To The Daily Sun,
Have you ever stopped to wonder if Obamacare is so good, why does it have to be mandatory? Think about it. The question is often posed by people who question the need for government to dictate our purchases ... but it does not seem to get answered and when it does, itt usually amounts to a variation on "people are too stupid to make their own decisions." Obamacare is a mandatory program that is supposedly "for our own good." It's a monster of a law that provides a good example of the futility of trying to force people to do something against their own best interests. It is Prohibition relived.
Universal health insurance coverage has always been the stated goal of Obamacare. It is a foolish policy goal even it were possible. It would be far better to respect individuals and to focus on reducing health care costs, and the need for insurance. By focusing on coverage and not cost, we end up forcing people into plans that don't actually benefit them simply too count them as "covered" despite the meaninglessness of the term.
Most Americans are sophisticated enough to see through this nonsense. Despite rising penalties in 2016, there are still many, many Americans who would prefer to go uninsured than sign up for Obamacare. In 2016, the penalty for not signing up for coverage is $695 per adult or 2.5 percent of household income. The Kaiser Family Foundation found that this will average out to about $969 per household. So why are people willing to pay hundreds or thousands of dollars to avoid signing up for a program that supposedly benefits them?
There are a couple of reasons: First is the cost. Premiums for Obamacare insurance plans are high. Second, and by far the larger killer, is the deductible. For many people, especially those who the plan is designed to "help," they can afford only the plans with the least expensive premiums, deductibles on those plans have climbed to nearly $7,000. After factoring in premiums for the whole year, you're looking at a five-figure expense before you see dime one from your insurance plan. That's why people would regard this as a government rip-off and opt to pay the penalty instead.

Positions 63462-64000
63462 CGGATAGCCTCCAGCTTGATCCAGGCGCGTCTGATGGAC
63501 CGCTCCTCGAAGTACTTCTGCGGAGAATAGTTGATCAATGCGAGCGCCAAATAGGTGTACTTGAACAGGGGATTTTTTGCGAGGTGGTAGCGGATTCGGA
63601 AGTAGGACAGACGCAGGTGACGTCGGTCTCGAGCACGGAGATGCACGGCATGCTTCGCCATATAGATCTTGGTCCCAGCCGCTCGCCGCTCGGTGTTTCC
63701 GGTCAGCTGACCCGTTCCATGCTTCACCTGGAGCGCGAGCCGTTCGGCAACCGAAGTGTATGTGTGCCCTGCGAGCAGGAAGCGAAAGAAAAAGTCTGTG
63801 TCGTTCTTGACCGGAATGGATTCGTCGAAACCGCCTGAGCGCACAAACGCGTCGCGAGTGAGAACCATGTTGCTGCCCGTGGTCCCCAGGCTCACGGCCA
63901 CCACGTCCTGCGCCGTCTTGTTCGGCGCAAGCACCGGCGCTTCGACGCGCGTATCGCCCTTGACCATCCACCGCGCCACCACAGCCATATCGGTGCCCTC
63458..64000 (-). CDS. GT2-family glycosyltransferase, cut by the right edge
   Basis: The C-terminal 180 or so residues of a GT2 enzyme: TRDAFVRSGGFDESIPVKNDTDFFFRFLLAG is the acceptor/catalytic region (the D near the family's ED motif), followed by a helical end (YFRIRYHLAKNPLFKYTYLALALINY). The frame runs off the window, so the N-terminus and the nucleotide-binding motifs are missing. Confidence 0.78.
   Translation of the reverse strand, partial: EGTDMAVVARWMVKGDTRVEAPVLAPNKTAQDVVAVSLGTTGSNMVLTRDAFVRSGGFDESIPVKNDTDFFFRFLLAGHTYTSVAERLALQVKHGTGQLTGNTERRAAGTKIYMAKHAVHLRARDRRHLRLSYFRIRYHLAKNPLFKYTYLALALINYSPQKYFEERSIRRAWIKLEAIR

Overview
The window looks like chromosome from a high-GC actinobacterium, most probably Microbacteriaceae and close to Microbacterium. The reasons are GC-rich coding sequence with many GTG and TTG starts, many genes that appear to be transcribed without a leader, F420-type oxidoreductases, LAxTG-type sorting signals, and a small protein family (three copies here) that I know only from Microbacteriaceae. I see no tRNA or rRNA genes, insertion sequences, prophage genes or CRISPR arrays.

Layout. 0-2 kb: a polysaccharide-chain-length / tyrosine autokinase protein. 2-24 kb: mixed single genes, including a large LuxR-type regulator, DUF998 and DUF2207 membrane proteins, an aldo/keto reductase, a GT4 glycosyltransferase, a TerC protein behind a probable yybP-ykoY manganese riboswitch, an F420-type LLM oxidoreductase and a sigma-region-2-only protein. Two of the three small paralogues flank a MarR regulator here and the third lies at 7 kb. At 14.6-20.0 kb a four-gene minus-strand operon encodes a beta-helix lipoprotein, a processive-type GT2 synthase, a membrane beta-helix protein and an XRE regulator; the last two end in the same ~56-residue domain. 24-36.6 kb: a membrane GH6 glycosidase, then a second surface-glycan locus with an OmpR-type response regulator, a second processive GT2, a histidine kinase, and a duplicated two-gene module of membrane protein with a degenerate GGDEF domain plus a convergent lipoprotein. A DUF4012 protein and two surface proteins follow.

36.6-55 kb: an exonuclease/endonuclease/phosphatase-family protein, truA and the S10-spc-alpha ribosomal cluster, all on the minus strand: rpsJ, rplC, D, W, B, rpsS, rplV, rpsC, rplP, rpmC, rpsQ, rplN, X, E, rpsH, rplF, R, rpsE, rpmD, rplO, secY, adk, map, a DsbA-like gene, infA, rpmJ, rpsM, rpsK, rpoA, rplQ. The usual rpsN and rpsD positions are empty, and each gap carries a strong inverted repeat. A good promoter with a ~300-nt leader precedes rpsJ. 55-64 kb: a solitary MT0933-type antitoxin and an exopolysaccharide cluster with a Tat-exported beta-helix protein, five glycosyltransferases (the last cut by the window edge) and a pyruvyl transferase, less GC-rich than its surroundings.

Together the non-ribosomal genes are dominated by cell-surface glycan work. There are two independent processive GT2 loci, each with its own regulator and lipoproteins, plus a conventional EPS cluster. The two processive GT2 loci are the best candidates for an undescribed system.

Aside from the cost of coverage and deductibles, consumers have other issues with the options presented to them by Obamacare such as: the lack of emergency care outside of a particular network, or the restricted ability to see one's own doctor. This has been a deal-breaker for some, who argue that there is no point in paying for a service with such limited options.
It's also important to take into account that the IRS can't actually collect the penalties from people. The most it can do is withhold tax refunds. But for families not entitled to a refund, there is no need to fear a tax collector knocking at your door for failure to pay the Obamacare penalty.
All this shows that Americans know a bad deal when they see one. There is growing resistance to the government's efforts to force the people into a program that clearly isn't working. That raises the issue of enrollment. The plan needs high enrollment to be actuarially sound. The reluctance of consumers to opt in only accelerates the inevitable demise of this failed experiment, a vanity piece with the president's name on it.